Welcome to View Point Toronto
It gives us great pleasure to welcome you to our View Point Toronto education event!
At Fighting Blindness Canada (FBC), our mission is to drive the development of new treatments and cures for blinding eye diseases. To do this, we raise funds to support the most promising vision research in Canada and internationally. Thanks to generous donors and supporters, we’re getting closer every day!
As the largest charitable funder of vision research in Canada, all of the research we fund supports our goals of understanding why vision loss occurs, how it can be slowed or stopped, and how sight can be restored. In 2022, FBC is investing over $2.6 million in 34 research projects to drive innovation forward across the spectrum of vision research-giving hope to more Canadians. We have also just launched a new research competition, called the Transformative Research Awards, to fund strategic areas of need within vision research. The 2022/23 competition will fund innovative research that will advance the development of new therapies for retinal degenerative diseases. We are asking researchers around the world to put forward their boldest and most ambitious projects for grants worth up to $1.25 million over five years per award. We can’t wait to share more about this exciting initiative in the coming months. It gives us great pleasure to welcome you to our View Point Toronto education event!
View Point brings together the different people from our community who are playing a key role in fighting blindness, including the scientists, clinicians, and industry partners who are making emerging treatments a reality. We are so thankful to the View Point sponsors this year! We want to recognize our National Presenting Sponsor, Bayer, and our National Partners: AGTC, AbbVie, MeiraGTx, Novartis and Roche who are key partners in our fight against blindness. We would also like to thank AMI, our National Media Partner and the SickKids Foundation, our National Health Care Partner. We know that we all need to work together to accomplish our bold and audacious goal of creating meaningful new treatments for Canadians.
We believe that, while it starts with research, it doesn’t end there. We are committed to ensuring that once new and innovative treatments are developed, Canadians can benefit from them. We are committed to increasing access to early diagnosis to reduce preventable vision loss. And we are committed to ensuring that vision research and vision health is a national priority.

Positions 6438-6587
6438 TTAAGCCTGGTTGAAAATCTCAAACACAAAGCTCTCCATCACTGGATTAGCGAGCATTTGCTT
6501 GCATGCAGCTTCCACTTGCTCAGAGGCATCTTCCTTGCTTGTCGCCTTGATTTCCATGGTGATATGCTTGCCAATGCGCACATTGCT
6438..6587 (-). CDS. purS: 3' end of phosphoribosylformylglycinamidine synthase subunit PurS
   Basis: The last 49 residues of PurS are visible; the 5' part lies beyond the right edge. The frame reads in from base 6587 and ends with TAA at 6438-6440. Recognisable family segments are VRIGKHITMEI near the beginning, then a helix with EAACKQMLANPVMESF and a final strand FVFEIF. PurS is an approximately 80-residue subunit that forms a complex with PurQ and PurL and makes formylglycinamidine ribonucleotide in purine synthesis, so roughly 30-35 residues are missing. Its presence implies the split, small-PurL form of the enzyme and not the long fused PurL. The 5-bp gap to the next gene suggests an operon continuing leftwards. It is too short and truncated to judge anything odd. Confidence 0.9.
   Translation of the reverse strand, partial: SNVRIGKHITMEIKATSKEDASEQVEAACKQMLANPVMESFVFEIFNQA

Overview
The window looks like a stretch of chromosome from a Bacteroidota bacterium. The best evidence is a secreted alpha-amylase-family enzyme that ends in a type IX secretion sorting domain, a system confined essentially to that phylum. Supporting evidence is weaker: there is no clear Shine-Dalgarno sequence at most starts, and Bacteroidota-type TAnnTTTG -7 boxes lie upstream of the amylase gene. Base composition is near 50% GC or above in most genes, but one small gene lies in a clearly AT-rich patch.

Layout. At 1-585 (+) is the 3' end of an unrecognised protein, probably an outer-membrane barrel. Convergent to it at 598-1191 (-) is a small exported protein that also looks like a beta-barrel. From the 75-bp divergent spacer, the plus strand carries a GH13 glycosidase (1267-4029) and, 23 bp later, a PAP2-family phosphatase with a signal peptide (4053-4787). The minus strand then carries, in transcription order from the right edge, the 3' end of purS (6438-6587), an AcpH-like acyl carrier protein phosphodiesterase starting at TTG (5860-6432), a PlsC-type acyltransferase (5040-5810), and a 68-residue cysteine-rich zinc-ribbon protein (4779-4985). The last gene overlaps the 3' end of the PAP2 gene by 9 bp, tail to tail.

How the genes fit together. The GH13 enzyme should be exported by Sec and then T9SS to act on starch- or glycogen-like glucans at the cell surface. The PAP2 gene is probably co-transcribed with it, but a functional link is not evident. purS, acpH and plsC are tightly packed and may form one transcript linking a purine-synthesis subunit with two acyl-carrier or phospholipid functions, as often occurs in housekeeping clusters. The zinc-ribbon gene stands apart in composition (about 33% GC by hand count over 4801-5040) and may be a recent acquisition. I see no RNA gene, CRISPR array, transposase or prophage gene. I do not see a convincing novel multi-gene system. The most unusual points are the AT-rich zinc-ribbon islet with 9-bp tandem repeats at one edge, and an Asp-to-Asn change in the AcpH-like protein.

Now more than ever, we need your support to take research from the laboratory into the clinic and make emerging treatments available to Canadians living with blindness. Together, we can restore hope and sight!
Larissa Moniz, PhD
Director, Research and Mission Programs
- Participate in our signature fundraising events to join the fight against blindness: Ride for Sight, Comic Vision, Cycle for Sight and Eye on the Cure. Learn how you can participate or become a ‘virtual rider’ and support sight-saving research by calling 1.800.461.3331 ext. 233 or visiting, fightingblindness.ca/get-involved/events
- Join FBC’s monthly giving program to restore hope in sight today. Sign up to receive a pair of designer sunglasses donated by Marchon. Contact Josie Koumandaros, at 1.800.461.3331 ext. 262 or email@example.com
- Consider leaving a gift to FBC in your Will. Contact Doug Smith at 1.800.461.3331 ext. 237 or firstname.lastname@example.org
View Point Toronto Program
Sunday, October 2, 2022
Toronto Reference Library, 789 Yonge Street, Toronto, M4W 2G8
8:00 – 9:15 a.m. Registration, Exhibitors, Breakfast, Parent & Supporter ‘Meet & Mingle’
Join us for breakfast and visit the exhibitor fair! A special space will be dedicated to people who have parents with an eye disease to meet and mingle.
9:15 – 9:30 a.m. Introductions
9:30-10:15 a.m. Advances in Stem Cells and Ocular Regenerative Medicine
Featuring Dr. Brian Ballios
In this session, Dr. Ballios will speak about stem cells and their application for ocular regenerative medicine, including inherited retinal degenerations. He will show how studying stem cell biology has expanded our understanding of eye development, and also allowed identification of new disease targets, models of human disease, and new therapies being testing in clinical trials.
10:15-10:45 a.m. Networking Break
10:45 – 11:45 a.m. Concurrent Sessions
Main Hall: Research Into Inherited Retinal Diseases
Featuring Dr. Rod Bremner, Dr. Vince Tropepe, Dr. Ajoy Vincent & Jill Dolgin
An inherited retinal disease (IRD) is a condition caused by a specific genetic mutation that causes damage to the retina. In this session we will hear from scientists who are studying this family of conditions and learn more about their innovative research. The importance of advocacy when making decisions about your health will also be discussed.